CARL HARRY STÅLHANE (Swedish, 1920-1990)
STIG LINDBERG (Swedish, 1916-1982)
Collection of Vases in Black, Rörstrand, Sweden ca.1960 and Gustavsberg, Sweden, ca. 1960
Heights vary, 6 5/8" - 14 5/8"
Artist signed with studio marks
Carl Harry Stålhane was a prominent Swedish ceramist of international acclaim for the unique hand built stoneware and industrial tableware that he produced throughout the 20th century. Stålhane enjoyed a 40 year career at Rörstrand Potteries, and established his own workshop, Designhuset, where he created experimental ceramics from 1973 onwards.
Stålhane was born in Mariestad, Sweden in 1920. He was in the employ of Rörstrand from the age of 19 as a painter of ceramic works, taking a brief hiatus in from 1943-1946 and again from 1947-1948 to study painting and sculpture at the Art School of Grünewald in Stockholm and at the Académie Collarossi in Paris.
Stålhane initially worked under the supervision of expressionist painter Isaac Grünewald, and later the two artists worked in collaboration. Their collaborative efforts were so successful that Stålhane and Grünewald were invited to exhibit their ceramics at the Swedish National Museum. By the age of 30, Stålhane was a master ceramist, and in 1953 he was appointed art director and chief designer for Rörstrand, succeeding important mid-century ceramist Gunnar Nylund.
Stålhane's earlier works are characterized by elegant and slender, symmetrical forms in monochrome or matte glazes in a style that embraced Chinese Sung ceramic art traditions. In the 1960s, Stålhane's body of work consisted of heavier, rough-hewn works of impressive scale with thickly poured glazes, resultant of his experimentations with different local clays, colors and glazing techniques. Throughout his career, Stålhane relied heavily on drawing in order draft the overall design for his forms. Stålhane personally executed all of his unique hand built forms, and applied all of decorative motifs by hand.
In 1973, Stålhane left Rörstrand to open his own studio, Designhuset, alongside master thrower Kent Ericsson. During this time, he continued to work with ceramics, however he returned to Chinese and Japanese traditions.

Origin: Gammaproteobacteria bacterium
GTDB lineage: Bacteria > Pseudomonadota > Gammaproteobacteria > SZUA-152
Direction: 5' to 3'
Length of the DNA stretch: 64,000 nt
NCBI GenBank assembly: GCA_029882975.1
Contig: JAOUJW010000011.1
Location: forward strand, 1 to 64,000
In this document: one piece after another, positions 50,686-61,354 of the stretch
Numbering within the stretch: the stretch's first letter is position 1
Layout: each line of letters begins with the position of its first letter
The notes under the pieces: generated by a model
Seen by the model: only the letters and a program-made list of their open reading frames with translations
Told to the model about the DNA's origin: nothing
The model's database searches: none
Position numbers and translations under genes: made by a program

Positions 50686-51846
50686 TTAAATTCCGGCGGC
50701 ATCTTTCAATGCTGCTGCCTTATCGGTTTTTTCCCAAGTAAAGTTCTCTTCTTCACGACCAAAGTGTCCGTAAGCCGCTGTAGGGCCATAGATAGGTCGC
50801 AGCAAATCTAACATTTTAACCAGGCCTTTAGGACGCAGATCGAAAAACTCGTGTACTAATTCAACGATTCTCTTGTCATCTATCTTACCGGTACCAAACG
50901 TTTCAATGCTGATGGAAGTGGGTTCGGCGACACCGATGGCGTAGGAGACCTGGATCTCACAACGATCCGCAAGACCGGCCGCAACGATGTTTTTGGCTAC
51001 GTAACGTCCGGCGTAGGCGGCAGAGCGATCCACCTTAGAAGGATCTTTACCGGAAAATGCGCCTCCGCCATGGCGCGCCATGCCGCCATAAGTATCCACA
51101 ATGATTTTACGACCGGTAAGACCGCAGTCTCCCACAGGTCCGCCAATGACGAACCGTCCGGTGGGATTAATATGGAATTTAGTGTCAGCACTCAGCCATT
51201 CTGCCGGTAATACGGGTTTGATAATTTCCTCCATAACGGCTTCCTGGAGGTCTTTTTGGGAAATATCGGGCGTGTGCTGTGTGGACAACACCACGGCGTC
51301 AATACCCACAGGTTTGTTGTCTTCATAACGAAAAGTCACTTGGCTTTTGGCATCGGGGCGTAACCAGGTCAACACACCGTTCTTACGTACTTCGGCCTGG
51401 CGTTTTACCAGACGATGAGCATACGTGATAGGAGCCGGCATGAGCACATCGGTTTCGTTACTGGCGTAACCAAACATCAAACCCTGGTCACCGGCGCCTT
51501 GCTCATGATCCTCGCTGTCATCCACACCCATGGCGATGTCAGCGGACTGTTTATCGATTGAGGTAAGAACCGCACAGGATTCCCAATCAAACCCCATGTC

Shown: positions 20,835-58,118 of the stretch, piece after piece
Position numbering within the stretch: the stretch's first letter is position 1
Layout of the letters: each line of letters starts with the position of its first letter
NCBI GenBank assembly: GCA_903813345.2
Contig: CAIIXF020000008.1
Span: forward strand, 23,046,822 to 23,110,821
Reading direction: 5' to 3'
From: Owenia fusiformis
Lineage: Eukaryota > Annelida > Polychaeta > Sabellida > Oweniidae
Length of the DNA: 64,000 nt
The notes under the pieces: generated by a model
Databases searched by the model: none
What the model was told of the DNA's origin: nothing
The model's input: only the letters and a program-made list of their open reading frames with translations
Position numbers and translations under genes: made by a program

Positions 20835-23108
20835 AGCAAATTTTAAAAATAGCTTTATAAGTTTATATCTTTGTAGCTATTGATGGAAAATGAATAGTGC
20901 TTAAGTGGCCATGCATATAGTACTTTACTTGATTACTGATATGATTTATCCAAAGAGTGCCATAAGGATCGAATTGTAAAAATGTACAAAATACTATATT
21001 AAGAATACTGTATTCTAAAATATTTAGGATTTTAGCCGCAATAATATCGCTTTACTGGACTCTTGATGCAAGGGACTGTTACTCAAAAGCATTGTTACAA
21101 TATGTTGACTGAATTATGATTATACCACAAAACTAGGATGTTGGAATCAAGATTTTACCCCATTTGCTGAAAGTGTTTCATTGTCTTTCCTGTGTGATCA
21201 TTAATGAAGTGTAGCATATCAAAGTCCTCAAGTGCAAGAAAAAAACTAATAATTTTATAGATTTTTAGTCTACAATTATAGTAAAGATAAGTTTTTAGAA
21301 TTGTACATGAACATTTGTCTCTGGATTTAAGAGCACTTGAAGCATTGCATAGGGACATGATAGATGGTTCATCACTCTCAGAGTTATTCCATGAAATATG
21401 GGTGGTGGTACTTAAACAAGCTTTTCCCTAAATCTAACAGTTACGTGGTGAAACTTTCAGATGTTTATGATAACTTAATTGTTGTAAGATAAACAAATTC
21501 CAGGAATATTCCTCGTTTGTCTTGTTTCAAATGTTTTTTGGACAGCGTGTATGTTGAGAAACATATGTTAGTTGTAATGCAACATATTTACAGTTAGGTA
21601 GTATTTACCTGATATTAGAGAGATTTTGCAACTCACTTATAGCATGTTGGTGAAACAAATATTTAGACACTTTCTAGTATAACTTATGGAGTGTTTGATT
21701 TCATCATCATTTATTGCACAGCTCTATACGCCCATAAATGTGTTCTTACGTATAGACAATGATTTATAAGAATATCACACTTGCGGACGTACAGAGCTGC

Stig Lindberg (1916-1982) was a Swedish craftsman active during the "Golden Age" of the Swedish industrial arts. Throughout his career, Lindberg was engaged in a multitude of industrial and personal projects across various media including plastic, clay and paper. He is well known for his table services, which include the Berså, Spisa Ribb and Terma lines for Gustavsberg. He also designed art glass for Kosta Boda and Holmegaard and textiles for Nordiska Kompaniet.
Stig Lindberg was born in 1916 in Umeå, a seaport town in Northern Sweden. He was the pupil, protégée and eventual successor of Wilhelm Kåge, who was the design director for Gustavsberg Potteries from 1937-1940. Lindberg continued to work for Gustavsberg through 1980 and served as its director from 1949-59 and 1972-78.
Initially working under Kåge as a faience painter, Lindberg was eventually permitted to explore different media and techniques while at Gustavsberg. It was the objective of Gustavsberg that their industrial products should exhibit an integrated functionalism and artistry; designers like Lindberg were encouraged to experiment across numerous media, form and color to achieve this balance.
Lindberg proved a highly adaptable craftsman, and his output included high quality stoneware and plastic household articles; Lindberg was also responsible for much of the graphic art used in Gustavsberg's advertising. Personal projects included the illustration of children's books and experimental stoneware. Many of Lindberg's works exhibits an undeniable merging of his individual style of craft with industrial techniques.